I am very happy to share with you the first installment of Squatchin’ with Coleman the Sasquatch. The idea for a comic featuring the Wump Mucket Puppets characters has been floating around my brain for some time. Several years ago I printed a mini-comic to give-away at one of our performances on Free Comic Book Day at Maverick’s Comics & Cards in Cincinnati, Ohio.
<<<CLICK ON THE COMIC TO READ IT LARGER
A Comic about Puppets?
Comics and cartoons have been an interest of mine probably as long as puppets! I read many comics online, and often check out collections from the Public Library of Cincinnati. It made total sense to me to draw and write a comic strip featuring the puppet characters that I have been performing for so many years. Why not let them explore a comic strip as well as a puppet stage? I feel that the two art forms have several similarities in storytelling.
What’s a Squatch?
As someone who is very interest with Sasquatch, Sea Serpents, aliens, and other mysteries I found it amusing that there are SO MANY different names for this “undiscovered” ape species. Why not have Coleman question it? I imagine that Coleman would have a large pile of well-read comics in his cave. Maybe I will have him address this in a future strip? As in puppetry, anything is possible in a comic strip!
Let me know what you think of the comic by leaving a comment on the Wump Mucket Puppets Facebook page. Tell me about some of your favorite comics while you are there. Thanks for reading the comic strip! There is MORE FUN to come in 2019!!!
Merry Christmas to all of our fans, clients, and media friends. 2018 has been another fantastic year for Wump Mucket Puppets, I appreciate everyone who has been a part of it. I have asked Coleman the Sasquatch to help me make this short Christmas video, and hope that you enjoy watching it on our YouTube channel. Please subscribe to the channel so you don’t miss any of the videos that are coming in the new year.
Here’s a brand new holiday-themed coloring page that can be printed out and colored over the Christmas holiday break. I would love to see the finished colored pages shared on the Official Wump Mucket Puppets Facebook page. Please like the page while you are there. Here’s the coloring page featuring three of our “Frozen Follies” puppet stars; Space Princess G’Wizzl, Coleman the Sasquatch, and Santa Claus too! Click on the picture for the PDF download:
If you enjoy coloring in our puppets, print out the many coloring pages that Wump Mucket Puppets have offered over the years. Just visit the Coloring Page section of our website: CLICK HERE
Don’t forget to share them on social media so we can enjoy your wonderful artwork! Wump Mucket Puppets can be found on Facebook, Twitter, Instagram, and even Pinterest!
Christmas and puppets
Christmas and puppets have always seemed to fit together rather well in my life. As a young boy, I found puppets or puppetry books under the Christmas tree several times.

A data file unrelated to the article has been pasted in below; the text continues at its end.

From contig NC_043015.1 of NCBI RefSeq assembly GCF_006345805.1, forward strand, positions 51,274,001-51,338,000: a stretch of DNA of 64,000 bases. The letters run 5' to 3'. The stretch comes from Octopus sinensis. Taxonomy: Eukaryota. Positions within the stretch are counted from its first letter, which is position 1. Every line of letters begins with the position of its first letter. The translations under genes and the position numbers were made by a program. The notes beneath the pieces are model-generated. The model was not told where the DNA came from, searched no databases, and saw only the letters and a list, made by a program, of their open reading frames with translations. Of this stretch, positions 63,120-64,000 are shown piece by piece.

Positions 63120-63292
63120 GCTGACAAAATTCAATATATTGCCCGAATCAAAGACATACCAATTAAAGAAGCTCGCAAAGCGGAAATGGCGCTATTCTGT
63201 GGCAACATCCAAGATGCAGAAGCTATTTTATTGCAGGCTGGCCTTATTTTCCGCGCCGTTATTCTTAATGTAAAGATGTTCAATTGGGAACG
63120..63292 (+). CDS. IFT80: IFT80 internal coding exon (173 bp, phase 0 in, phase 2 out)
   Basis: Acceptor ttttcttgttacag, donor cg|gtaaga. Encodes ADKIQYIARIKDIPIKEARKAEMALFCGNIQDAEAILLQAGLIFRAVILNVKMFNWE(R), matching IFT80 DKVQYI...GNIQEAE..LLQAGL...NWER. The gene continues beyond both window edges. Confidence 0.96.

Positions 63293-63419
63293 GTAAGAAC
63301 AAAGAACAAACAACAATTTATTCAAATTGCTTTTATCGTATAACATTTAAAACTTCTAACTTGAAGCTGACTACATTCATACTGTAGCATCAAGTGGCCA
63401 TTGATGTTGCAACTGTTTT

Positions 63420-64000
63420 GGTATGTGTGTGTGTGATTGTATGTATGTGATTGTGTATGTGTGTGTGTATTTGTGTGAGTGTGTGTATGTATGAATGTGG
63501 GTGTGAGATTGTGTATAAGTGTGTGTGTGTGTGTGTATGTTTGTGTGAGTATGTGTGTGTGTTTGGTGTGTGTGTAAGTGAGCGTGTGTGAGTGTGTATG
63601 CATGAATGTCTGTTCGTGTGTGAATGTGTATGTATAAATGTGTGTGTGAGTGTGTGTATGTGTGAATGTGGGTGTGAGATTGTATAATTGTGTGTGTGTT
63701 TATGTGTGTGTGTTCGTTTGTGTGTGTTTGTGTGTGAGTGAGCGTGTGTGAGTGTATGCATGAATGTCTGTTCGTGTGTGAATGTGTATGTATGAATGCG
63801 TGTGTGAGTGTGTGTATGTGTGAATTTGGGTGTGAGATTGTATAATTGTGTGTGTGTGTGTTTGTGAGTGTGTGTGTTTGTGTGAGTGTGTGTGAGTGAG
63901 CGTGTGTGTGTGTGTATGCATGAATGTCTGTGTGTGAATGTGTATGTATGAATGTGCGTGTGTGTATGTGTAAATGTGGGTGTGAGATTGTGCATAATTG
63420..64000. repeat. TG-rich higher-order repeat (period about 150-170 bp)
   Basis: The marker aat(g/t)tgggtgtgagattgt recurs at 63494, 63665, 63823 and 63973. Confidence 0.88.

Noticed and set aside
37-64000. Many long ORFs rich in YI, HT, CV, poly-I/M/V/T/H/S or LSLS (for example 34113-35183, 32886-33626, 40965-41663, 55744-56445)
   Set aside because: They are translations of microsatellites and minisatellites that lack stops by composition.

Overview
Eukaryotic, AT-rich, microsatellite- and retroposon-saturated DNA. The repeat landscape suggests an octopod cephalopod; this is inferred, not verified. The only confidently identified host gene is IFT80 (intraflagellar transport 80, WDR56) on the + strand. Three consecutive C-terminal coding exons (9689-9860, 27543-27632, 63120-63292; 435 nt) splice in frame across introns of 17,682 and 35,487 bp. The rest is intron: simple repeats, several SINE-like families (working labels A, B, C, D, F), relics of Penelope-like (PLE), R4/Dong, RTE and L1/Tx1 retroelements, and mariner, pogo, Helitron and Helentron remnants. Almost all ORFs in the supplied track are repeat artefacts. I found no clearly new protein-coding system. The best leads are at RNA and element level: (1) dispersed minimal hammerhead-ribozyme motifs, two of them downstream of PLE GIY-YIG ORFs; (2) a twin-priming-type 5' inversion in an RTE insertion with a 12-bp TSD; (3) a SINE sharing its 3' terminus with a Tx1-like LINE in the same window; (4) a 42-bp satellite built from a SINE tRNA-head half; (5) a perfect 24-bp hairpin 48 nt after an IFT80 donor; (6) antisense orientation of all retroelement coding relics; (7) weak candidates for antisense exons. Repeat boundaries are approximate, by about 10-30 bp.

Terrence Burke with his elephant puppet Christmas Day 1974. Ballardvale, MA
Some of these gifts have stayed with me to this day, while others have been lost to time. This photo of myself was from 1974, or at least I guess it is. It is an elephant hand puppet that Santa Claus had brought me. I love elephants almost as much as puppets, of course, Santa knew this! I wish that this little puppet stayed with me, so I could have shared it with my children. Perhaps I should build one in the future?
I wish everyone a very Merry Christmas, and a fabulous New Years. Wump Mucket Puppets have several exciting productions planned for 2019 and hope that you will come to see them.
Happy Holidays to all! We are very pleased to share that the Wump Mucket Puppets will be ringing in 2019 at the Kentucky Science CenterNoon Year’s Celebration. This family event includes many great activities for children, there will even be a puppet building station near our performance area!
The event is held on Monday, December 31, 2018, and again on Tuesday, January 1, 2019. We take to the stage with our Christmas themed puppet show Frozen Follies show at 1 PM on both days. Ticket information is available here: https://kysciencecenter.org/visit/
We are thrilled to be bringing our one of a kind puppet show to Louisville, Kentucky, and hope to see you there to watch the ball drop at 12 Noon.
What Will The Puppets Be Up To?
Frozen Follies includes two Christmas themed stories, which includes The Many Names of Santa Claus, featuring Space Princess G’Wizzl and Santa himself. In this story, our cast makes stops around the world as G’Wizzl learns about different Christmastime customs in several countries. G’Wizzl will even sing a little song about her fantastic adventure with Santa! Later in the show, we will perform The Great Marshmallow Harvest. In this tale, Coleman the Sasquatch discovers what he thinks are “puffy white tumbleweeds” blowing around his family’s farm. What can they be?